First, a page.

What GAO Found
The nonemergency medical transportation (NEMT) benefits offered by Medicare and Medicaid differ. Medicare provides NEMT via ambulance only when other means of transportation, such as a taxi or wheelchair van, would jeopardize the health of the beneficiary. Medicaid NEMT is generally available for beneficiaries who have no other means of transportation to medical services. States are responsible for the daily operations of their Medicaid programs and have discretion in how they deliver NEMT. Officials from 15 selected states reported using a variety of models to administer NEMT, including transportation brokers, which are entities that contract with states to administer NEMT services.
The Centers for Medicare & Medicaid Services (CMS), within the Department of Health and Human Services (HHS), oversees Medicare and Medicaid at the federal level, but this oversight varies by program. CMS generally uses regular program integrity activities—such as claims reviews—to oversee Medicare NEMT. Under Medicaid, CMS also uses regular oversight activities, and these include overseeing states' program integrity activities and periodically issuing guidance. However, some of CMS's guidance is outdated or may be of limited use because of legislative and other changes that affect Medicaid and states' NEMT programs. For example, a 1998 guidebook on NEMT contains outdated information on implementing NEMT transportation broker programs. Other more recent guidance is targeted for patients and providers rather than state Medicaid programs. However, these programs also benefit from updated guidance on strategies to ensure compliance with federal requirements while incorporating current practices to meet beneficiaries' needs. Guidance for state Medicaid programs is particularly important because NEMT is at high risk for fraud and abuse; some selected states and stakeholders GAO interviewed reported that updated guidance could be helpful. Standards for Internal Control in the Federal Government states that management should ensure adequate means of communicating with stakeholders. Effective communications can take many forms, including guidance. CMS officials reported that the agency is considering assessing whether additional NEMT guidance is needed, but has not set time frames for conducting this assessment.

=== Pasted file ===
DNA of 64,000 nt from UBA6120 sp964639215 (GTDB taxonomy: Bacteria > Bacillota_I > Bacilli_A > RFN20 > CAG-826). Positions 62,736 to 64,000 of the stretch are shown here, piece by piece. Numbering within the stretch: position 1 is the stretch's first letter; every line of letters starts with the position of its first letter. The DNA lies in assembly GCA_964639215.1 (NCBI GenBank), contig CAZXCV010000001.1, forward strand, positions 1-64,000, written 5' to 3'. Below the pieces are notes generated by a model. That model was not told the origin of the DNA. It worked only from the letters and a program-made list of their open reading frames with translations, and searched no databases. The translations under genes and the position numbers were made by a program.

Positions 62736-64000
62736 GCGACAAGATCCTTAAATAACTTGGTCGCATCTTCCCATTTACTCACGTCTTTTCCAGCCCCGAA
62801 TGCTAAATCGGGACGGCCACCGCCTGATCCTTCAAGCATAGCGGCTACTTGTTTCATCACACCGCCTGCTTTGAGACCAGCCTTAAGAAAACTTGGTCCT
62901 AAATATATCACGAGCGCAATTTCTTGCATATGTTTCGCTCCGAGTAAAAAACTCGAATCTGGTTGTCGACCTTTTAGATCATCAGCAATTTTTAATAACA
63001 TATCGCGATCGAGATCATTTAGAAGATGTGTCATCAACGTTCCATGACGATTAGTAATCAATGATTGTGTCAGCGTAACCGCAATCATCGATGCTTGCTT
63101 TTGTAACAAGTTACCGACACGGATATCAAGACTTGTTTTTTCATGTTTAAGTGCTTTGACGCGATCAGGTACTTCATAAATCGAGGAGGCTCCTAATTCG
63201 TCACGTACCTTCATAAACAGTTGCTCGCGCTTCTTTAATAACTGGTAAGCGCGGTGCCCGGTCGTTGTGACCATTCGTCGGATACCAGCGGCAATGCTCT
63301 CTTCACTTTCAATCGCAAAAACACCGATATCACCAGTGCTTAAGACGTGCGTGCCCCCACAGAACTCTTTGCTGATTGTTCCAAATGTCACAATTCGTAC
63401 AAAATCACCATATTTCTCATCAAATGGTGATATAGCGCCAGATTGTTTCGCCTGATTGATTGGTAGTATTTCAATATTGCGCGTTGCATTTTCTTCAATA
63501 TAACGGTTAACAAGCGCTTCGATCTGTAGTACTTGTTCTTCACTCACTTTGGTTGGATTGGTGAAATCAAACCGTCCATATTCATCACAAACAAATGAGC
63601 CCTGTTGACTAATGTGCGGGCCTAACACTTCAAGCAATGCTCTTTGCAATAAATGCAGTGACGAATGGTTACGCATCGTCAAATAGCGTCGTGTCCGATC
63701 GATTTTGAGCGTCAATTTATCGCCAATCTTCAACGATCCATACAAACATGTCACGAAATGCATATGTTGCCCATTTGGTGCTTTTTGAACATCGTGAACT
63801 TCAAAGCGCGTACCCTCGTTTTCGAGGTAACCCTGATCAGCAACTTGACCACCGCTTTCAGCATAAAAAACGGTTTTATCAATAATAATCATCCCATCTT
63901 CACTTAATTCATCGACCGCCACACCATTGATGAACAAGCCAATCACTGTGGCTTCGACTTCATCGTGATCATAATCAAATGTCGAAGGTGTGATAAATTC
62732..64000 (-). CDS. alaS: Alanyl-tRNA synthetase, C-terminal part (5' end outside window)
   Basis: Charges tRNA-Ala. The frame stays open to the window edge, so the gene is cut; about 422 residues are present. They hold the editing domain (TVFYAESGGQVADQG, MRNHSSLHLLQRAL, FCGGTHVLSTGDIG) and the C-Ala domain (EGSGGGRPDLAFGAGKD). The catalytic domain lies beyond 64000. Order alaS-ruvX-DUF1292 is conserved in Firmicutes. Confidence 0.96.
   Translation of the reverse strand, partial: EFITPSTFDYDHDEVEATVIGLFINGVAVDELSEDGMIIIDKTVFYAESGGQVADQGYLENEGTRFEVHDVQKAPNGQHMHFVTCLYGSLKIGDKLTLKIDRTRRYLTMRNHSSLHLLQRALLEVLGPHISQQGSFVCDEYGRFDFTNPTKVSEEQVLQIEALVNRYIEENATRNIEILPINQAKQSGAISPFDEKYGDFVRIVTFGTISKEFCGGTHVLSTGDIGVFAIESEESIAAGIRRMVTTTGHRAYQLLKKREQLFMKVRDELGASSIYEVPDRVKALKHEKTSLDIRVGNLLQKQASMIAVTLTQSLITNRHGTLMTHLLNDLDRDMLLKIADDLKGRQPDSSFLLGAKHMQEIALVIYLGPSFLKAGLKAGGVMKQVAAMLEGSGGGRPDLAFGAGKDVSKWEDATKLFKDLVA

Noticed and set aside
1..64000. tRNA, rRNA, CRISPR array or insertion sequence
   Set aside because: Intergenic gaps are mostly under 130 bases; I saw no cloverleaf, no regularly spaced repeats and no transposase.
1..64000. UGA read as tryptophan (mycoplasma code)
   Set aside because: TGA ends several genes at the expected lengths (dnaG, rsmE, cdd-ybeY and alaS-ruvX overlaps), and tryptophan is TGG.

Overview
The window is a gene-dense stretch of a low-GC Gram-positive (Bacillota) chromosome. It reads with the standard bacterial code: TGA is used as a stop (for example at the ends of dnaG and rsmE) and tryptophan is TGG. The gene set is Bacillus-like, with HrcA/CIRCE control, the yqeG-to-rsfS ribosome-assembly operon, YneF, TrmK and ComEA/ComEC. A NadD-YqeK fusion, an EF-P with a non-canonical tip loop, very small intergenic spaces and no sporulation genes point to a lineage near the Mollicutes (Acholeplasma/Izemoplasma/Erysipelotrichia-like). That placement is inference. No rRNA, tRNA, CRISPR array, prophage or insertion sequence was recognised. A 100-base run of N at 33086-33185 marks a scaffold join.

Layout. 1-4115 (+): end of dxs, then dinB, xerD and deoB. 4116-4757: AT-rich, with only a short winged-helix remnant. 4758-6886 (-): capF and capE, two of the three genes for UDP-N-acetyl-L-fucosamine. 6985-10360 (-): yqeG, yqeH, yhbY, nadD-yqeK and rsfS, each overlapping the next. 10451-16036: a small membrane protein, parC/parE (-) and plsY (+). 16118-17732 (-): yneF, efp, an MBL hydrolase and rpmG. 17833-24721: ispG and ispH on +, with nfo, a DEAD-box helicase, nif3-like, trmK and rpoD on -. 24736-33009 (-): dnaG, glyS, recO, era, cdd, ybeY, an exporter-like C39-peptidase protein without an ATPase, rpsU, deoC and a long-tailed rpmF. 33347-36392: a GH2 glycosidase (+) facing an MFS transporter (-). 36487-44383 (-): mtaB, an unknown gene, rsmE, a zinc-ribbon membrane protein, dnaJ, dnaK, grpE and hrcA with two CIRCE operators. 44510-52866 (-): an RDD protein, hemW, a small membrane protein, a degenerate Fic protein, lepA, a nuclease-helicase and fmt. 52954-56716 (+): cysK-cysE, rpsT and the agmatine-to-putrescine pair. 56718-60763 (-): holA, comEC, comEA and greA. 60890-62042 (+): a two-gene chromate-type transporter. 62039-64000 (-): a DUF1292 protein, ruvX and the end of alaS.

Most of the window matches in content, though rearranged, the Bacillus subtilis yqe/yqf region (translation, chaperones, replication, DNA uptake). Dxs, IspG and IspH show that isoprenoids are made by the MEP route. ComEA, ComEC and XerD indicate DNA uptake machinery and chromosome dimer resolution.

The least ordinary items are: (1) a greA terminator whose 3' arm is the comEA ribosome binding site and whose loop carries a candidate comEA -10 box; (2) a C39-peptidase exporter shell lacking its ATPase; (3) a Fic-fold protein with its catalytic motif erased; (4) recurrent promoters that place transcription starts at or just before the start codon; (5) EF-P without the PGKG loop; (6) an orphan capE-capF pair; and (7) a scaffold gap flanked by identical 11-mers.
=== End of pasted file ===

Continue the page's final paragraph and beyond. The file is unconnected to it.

GAO identified four types of challenges related to Medicaid NEMT and several steps taken by states to address some of these challenges. Challenges reported related to containing costs, maintaining program integrity, contracting with and overseeing vendors, and accessing NEMT. For example, states reported challenges containing NEMT costs due to increased NEMT utilization and reported implementing practices to help address these challenges. Such practices include setting fixed provider reimbursement fees that remained relatively constant in recent years. Officials from 7 of the 15 selected states and 6 stakeholders GAO interviewed reported that having information on how states administer NEMT and ways to address challenges could be helpful to states. Some of this information is available; for example, CMS reported collecting information on states' approaches through state Medicaid plans and posting this information on CMS's website. Other organizations, such as the Transit Cooperative Research Program, have or are in the process of collecting such information.
Why GAO Did This Study
Medicare and Medicaid provide NEMT services to eligible beneficiaries who need transportation to scheduled nonemergency care. CMS administers Medicare NEMT benefits and is responsible for overseeing Medicaid at the federal level. Spending on NEMT under these programs was $2.7 billion in 2013—$1.2 billion for Medicare and $1.5 billion for Medicaid. Increased demand for NEMT because of increased Medicaid enrollment has led states to seek ways to more efficiently operate NEMT.
GAO was asked to review NEMT under Medicare and Medicaid. This report examines 1) key features of NEMT services under Medicare and Medicaid and how these services are delivered; 2) steps CMS has taken to oversee NEMT under Medicare as well as Medicaid; and 3) the challenges that exist in providing NEMT under Medicaid and steps that selected state Medicaid agencies have taken to address those challenges.
GAO reviewed key documents and interviewed officials from CMS; 15 selected states that range in terms of Medicaid enrollment and geography; and stakeholders, including transportation brokers, health plans, and health care and transportation industry groups.
GAO recommends that the Secretary of HHS direct CMS to assess current Medicaid NEMT guidance and update it as needed. HHS concurred with our recommendation and provided technical comments which we incorporated as appropriate.
Recommendations for Executive Action
|Department of Health and Human Services||1. To ensure states have appropriate and current guidance to assist them in designing and administering Medicaid NEMT, the Secretary of HHS should direct CMS to assess current Medicaid NEMT guidance and update that guidance as needed.|